Several community disagreements were addressed during the process, including a concern over lost parking, the potential violation of NY State Historic Preservation Office (SHPO) guidelines, and concern over a lost "island" turn-around space. Observation and documentation of parking issues revealed that the parking would not be dramatically impacted, however to be safe, extra care was taken to distribute parking to address everyone's needs. To address SHPO, organizers traveled to Albany and argued that the less conventional proposed improvements, which were trying deliberately to avoid a faux traditionalism, would be consistent with the goals of rehabilitating a living vernacular cultural main street landscape. And finally, community members who were concerned over lost turn around space were brought into the planning dialogue when a community-wide vote resulted in a more flexible solution. The island turnaround space was retained and redesigned so it could easily be closed off during community events.

Further funding was obtained through the State legislature with a $100,000 grant, and many local fundraising events added to the pool. In order to attract donor grants, the fundraising group raised money to provide matching funds by selling personalized commemorative bricks and bluestones, and holding streetscape festivals including the autumn "Corn on the Curb" celebration.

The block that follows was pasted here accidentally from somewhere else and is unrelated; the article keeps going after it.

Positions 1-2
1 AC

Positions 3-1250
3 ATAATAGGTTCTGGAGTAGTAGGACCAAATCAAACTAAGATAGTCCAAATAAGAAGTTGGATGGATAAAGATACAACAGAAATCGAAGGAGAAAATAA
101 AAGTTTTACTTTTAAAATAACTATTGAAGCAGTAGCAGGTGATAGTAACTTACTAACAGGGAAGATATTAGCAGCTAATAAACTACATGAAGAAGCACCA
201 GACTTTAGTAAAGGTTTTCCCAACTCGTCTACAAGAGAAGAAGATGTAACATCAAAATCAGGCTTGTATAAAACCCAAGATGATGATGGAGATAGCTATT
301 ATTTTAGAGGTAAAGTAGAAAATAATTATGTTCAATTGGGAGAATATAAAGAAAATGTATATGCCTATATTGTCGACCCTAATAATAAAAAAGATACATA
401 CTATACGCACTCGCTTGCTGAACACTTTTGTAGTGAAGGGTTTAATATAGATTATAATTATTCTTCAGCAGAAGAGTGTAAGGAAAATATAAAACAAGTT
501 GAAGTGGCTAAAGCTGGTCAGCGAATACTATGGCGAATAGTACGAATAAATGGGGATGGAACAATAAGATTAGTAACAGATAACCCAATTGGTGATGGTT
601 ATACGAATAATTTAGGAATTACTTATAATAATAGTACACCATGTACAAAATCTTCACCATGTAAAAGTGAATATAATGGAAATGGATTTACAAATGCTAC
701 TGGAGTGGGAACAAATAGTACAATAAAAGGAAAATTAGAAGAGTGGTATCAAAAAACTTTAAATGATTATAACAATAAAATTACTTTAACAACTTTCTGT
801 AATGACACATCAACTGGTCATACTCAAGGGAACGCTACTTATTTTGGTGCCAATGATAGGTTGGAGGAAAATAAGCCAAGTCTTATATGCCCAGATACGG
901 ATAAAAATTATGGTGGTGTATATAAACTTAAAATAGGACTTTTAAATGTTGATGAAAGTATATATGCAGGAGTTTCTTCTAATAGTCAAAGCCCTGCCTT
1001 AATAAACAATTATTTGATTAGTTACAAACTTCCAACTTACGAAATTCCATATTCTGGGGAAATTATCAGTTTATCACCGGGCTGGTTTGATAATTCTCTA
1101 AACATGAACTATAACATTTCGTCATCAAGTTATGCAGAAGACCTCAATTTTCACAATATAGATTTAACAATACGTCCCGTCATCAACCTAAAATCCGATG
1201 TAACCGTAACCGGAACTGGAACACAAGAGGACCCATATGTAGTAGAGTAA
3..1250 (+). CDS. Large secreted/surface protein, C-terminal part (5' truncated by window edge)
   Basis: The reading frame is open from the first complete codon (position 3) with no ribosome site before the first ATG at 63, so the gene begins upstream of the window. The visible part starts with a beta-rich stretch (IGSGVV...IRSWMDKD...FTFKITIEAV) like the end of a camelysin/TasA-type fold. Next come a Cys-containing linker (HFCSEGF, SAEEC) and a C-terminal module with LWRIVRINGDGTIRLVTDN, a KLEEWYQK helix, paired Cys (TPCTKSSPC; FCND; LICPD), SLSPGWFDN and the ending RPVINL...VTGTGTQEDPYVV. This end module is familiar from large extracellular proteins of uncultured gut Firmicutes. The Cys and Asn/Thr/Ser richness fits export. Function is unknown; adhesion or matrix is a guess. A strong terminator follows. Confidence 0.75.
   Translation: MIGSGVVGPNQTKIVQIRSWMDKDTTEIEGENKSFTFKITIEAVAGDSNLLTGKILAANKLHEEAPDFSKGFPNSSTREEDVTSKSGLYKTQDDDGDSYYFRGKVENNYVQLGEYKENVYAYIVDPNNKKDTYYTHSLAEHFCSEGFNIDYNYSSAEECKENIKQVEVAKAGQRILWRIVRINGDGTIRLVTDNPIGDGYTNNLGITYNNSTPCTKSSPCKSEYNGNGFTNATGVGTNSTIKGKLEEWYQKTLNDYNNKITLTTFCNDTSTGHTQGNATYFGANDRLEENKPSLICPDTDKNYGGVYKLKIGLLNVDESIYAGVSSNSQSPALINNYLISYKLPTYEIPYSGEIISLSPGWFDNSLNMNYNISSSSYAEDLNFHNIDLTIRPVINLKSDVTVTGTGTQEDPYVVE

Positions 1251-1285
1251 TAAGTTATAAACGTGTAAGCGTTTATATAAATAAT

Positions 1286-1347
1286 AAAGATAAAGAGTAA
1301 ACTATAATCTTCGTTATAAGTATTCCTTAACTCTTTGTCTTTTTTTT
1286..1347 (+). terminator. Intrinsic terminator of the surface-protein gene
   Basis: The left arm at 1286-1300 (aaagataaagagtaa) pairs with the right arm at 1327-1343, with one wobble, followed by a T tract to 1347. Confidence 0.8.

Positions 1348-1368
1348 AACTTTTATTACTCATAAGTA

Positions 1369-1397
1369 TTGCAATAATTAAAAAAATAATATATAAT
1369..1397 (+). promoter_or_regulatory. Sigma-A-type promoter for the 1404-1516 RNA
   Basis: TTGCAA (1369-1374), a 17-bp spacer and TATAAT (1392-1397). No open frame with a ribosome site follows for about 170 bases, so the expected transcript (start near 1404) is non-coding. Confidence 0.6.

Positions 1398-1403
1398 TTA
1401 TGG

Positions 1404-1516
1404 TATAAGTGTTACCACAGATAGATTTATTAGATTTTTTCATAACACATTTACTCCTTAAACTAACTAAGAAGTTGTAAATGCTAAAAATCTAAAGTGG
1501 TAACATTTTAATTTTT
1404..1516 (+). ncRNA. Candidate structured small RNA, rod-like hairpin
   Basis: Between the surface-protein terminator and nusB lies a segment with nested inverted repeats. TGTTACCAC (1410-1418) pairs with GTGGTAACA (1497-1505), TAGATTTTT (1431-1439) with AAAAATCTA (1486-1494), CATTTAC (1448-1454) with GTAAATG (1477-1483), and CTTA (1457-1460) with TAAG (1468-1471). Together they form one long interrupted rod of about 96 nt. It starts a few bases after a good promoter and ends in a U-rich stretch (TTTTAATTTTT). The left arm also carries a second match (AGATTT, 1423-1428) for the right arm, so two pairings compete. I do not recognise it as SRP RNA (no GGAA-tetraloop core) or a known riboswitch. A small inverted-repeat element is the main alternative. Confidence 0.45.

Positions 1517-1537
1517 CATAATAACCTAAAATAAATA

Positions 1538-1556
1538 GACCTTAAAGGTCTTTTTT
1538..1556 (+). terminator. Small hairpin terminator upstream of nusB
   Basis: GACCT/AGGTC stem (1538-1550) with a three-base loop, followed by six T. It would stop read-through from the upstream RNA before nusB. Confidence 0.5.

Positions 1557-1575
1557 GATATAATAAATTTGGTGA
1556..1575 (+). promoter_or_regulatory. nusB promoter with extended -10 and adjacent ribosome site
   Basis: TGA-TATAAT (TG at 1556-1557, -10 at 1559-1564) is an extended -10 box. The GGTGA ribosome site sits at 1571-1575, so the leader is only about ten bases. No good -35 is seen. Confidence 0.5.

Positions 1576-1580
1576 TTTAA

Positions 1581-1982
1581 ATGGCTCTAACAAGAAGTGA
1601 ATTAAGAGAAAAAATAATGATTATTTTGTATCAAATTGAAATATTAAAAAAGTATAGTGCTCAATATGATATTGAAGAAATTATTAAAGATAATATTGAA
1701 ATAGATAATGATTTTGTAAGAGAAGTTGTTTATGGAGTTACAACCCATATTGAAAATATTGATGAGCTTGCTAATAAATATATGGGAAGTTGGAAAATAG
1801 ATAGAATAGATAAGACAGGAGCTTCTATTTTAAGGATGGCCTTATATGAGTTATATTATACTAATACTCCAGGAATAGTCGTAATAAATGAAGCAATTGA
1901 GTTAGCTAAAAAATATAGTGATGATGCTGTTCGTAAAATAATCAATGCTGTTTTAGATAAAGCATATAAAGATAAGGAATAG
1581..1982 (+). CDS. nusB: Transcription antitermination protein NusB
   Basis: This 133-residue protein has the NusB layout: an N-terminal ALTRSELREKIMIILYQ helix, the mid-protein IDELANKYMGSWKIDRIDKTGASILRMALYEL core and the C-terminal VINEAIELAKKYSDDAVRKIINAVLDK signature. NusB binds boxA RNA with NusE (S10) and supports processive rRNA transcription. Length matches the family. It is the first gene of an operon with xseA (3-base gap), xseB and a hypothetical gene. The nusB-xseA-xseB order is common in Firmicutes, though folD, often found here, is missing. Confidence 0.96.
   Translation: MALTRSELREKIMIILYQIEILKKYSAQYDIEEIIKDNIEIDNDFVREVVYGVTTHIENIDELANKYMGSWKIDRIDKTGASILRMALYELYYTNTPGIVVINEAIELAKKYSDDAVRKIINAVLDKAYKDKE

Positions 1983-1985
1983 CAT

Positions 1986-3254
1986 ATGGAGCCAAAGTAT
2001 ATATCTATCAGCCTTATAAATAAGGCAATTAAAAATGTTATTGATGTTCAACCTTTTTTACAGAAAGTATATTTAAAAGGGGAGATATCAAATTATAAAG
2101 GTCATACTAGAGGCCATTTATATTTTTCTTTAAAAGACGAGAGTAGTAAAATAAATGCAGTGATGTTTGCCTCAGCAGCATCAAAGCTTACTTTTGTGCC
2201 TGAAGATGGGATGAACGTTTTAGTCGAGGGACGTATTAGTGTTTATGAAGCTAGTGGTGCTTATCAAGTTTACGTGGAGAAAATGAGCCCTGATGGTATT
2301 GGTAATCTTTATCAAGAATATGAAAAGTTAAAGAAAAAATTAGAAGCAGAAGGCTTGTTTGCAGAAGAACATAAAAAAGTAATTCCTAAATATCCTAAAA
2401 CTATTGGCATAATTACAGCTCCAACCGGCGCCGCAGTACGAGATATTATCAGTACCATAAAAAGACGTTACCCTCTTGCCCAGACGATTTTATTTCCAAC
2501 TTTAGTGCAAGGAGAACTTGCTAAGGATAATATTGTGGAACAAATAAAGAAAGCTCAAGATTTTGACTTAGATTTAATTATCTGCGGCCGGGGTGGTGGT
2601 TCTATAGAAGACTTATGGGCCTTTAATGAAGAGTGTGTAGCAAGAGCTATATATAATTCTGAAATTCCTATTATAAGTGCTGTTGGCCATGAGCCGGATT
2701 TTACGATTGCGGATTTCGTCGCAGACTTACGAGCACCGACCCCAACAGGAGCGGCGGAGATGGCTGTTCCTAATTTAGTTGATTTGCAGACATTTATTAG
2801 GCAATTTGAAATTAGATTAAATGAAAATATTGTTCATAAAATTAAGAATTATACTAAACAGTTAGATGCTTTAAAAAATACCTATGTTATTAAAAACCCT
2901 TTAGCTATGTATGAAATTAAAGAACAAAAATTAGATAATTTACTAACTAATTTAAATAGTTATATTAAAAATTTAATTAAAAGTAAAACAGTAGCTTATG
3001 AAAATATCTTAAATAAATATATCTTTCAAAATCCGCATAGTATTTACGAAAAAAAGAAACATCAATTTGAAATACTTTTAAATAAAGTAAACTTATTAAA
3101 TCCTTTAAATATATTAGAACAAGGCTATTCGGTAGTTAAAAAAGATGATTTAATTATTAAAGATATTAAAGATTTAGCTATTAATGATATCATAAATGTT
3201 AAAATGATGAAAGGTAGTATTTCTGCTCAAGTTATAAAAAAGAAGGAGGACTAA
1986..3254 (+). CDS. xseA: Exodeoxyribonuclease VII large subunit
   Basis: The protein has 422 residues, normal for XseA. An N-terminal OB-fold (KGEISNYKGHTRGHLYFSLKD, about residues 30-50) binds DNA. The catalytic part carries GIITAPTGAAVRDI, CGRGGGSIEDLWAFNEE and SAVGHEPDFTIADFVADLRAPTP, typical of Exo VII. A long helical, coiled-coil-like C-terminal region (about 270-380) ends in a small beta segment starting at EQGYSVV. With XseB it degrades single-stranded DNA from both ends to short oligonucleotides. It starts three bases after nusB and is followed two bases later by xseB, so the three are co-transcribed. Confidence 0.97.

Excellent fundraising resulted in enough funding to assure completion of all the projects in the original plan, as well as additional funds to put towards future improvements. The half-time position of Coordinator of Volunteers was so successful that it was expanded into the role of Community Development Coordinator after five years. Projects completed included sidewalk and curb installation, paving, unique seating installation, retaining walls, tree plantings, curb extensions, storm drains, street lighting, and more.

Most of all, the project which started out as an effort to get the community involved in a few downtown improvements has become a community renewal effort. Additional volunteers have begun projects to develop small parks around town, public access points to the creek, local musician fundraising events, and more. In addition, out of the project emerged two complimentary methods for engaging residents in public placemaking: 1) the Companion Practices approach (a synthesis of civic engagement, community design and action inquiry); and 2) Participatory Evaluative Action Research (PEAR).


For information on Participatory Evaluative Action Research (PEAR) or Companion Practices, contact:
Annalisa Raymer

For information on the Main Street Project, Companion Practices or the Engaged Community Project, contact:
Paula Horrigan

Image Source

The Trumansburg Main Street Project.

Filed in: Community Problems and Solutions, Funding, Case Studies